3 Things I Find Fascinating About the Winter Solstice in China

For many families in China, Friday December 22 (which is coming up later this week) is not merely the shortest day of the year. It’s also a time to gather together in celebration of the winter solstice.

Until I married into a Chinese family, I didn’t realize the winter solstice was actually a holiday here. But I’ve been fortunate to experience it with my husband’s family, and here are 3 things I’ve learned about the holiday:

#1: The winter solstice heralds the start of China’s holiday season

Just as Thanksgiving kicks off the Christmas season in America, the winter solstice is how many Chinese people mark the start of their holidays. And it makes sense. After all, if Chinese New Year is about the coming of the spring, which means more daylight, then there’s no better time to begin the buildup then after passing the shortest day of the year.

#2: The winter solstice in China is all about family reunion

One of the most important things about winter solstice is being together with family. Those who can will return to their family homes to spend the day with loved ones. At the same time, it’s also a day to remember the family that came before you — your ancestors. In my husband’s family, there’s always a prayer to the ancestors.

#3: The winter solstice in China centers around delicious food

Chinese people love to eat, and the holidays are no exception. The highlight of the winter solstice is sitting down for an evening feast with the family, a dinner that nearly rivals what you might have on Chinese New Year’s Eve. For my husband’s family, the table is always set with round foods symbolizing togetherness, including my mother-in-law’s homemade sesame balls (which are easier to make than you might imagine). You can find a recipe here.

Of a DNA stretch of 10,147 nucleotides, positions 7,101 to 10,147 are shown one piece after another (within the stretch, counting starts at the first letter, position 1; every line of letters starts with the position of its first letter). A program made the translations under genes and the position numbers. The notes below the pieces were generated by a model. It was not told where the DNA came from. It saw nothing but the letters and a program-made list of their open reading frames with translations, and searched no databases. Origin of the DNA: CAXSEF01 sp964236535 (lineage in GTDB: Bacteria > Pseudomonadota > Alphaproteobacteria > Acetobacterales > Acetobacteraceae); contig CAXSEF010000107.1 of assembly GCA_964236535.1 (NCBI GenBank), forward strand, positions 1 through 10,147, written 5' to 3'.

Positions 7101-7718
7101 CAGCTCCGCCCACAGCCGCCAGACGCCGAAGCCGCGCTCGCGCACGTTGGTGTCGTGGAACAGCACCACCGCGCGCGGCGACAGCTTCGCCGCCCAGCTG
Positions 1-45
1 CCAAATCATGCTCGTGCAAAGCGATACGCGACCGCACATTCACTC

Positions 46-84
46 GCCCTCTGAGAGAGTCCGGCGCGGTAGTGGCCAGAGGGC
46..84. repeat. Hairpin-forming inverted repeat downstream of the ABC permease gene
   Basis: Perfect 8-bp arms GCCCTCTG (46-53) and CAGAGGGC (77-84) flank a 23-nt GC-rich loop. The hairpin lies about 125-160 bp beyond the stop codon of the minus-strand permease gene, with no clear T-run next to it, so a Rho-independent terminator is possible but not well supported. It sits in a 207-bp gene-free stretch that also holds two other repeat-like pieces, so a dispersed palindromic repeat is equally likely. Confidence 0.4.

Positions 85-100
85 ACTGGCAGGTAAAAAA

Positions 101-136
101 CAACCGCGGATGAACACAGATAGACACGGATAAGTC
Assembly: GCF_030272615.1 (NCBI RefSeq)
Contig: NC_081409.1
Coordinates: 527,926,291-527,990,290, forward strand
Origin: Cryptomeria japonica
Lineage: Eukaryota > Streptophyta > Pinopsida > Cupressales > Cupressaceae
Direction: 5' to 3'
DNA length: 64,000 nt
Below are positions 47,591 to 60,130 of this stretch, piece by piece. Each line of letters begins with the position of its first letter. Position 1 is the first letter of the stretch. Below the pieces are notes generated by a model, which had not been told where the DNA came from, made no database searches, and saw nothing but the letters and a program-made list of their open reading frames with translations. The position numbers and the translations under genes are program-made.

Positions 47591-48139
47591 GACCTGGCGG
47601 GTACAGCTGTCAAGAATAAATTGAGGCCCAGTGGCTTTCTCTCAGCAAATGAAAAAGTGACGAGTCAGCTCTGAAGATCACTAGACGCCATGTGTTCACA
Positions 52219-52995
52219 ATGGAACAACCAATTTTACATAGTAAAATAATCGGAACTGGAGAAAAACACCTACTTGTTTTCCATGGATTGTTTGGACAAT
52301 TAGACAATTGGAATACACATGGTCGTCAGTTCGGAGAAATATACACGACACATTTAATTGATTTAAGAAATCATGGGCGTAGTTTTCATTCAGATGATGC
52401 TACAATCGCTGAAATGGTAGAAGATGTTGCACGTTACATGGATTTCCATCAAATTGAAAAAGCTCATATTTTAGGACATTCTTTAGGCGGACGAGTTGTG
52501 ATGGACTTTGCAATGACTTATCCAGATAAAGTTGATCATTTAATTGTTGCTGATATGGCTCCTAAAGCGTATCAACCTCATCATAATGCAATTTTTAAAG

Whatever you do for the winter solstice coming up this Friday, here’s wishing you a wonderul time on the shortest day of the year!

Do you celebrate the winter solstice? What are your traditions?

Jocelyn Eikenburg
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  1. I’m an atheist, but I love all the old pagan traditions around Christmas — most of which began with the Winter Solstice. So you won’t find a nativity at my house — jeez, God, did you never hear of consent either? — but you will find mistletoe, holly, and lots of evergreens with lights.

    I did host a Winter Solstice bonfire a few years ago. With s’mores.

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